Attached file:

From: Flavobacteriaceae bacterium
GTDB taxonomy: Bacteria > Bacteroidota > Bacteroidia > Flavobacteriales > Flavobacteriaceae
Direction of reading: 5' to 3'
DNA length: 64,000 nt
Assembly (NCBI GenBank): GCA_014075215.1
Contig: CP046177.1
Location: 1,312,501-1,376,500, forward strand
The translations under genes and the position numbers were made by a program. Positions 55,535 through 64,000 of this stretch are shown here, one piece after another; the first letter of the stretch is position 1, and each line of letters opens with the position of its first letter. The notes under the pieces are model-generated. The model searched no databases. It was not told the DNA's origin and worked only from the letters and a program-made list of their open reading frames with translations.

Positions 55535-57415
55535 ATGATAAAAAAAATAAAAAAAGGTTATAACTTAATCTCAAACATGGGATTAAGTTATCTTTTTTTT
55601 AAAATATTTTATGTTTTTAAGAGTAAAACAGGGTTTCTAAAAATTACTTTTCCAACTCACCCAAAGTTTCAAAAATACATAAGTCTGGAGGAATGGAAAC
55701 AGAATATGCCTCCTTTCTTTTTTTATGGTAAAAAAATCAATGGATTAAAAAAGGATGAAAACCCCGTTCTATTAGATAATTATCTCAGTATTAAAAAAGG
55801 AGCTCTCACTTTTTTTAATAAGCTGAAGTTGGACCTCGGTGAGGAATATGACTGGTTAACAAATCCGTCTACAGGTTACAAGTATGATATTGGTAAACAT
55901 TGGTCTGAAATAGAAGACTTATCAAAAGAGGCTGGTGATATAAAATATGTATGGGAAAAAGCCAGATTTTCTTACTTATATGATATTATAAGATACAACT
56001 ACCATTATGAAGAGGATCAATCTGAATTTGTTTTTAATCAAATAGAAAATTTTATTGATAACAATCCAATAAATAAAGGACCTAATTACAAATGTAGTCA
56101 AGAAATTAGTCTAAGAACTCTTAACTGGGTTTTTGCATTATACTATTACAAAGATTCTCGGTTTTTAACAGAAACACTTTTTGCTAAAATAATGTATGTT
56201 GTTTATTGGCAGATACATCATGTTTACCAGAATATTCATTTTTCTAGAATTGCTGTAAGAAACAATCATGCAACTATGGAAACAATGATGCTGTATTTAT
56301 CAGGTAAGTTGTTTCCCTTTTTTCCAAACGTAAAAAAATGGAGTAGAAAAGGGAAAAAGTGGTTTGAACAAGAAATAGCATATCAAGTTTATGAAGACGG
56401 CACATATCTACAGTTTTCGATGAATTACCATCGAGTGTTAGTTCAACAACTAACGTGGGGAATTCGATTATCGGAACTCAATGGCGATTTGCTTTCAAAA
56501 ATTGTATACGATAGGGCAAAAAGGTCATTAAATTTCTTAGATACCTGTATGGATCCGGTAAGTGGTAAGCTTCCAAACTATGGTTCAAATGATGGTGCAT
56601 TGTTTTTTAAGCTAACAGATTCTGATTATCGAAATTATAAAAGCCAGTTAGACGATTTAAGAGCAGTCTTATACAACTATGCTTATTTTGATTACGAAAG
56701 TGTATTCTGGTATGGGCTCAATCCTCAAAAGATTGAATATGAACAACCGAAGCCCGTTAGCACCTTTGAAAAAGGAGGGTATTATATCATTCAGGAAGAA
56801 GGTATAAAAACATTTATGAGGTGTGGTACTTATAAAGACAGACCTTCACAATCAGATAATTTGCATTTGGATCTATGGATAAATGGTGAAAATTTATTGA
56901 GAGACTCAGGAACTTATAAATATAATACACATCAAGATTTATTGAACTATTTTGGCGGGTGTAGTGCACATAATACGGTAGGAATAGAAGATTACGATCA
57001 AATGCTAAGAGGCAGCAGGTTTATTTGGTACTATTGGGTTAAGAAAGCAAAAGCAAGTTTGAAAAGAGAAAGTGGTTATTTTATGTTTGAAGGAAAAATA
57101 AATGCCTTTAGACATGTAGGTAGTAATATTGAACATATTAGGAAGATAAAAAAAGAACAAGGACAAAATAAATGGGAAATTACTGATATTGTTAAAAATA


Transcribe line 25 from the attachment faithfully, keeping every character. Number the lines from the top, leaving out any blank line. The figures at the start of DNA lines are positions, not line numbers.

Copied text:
57001 AATGCTAAGAGGCAGCAGGTTTATTTGGTACTATTGGGTTAAGAAAGCAAAAGCAAGTTTGAAAAGAGAAAGTGGTTATTTTATGTTTGAAGGAAAAATA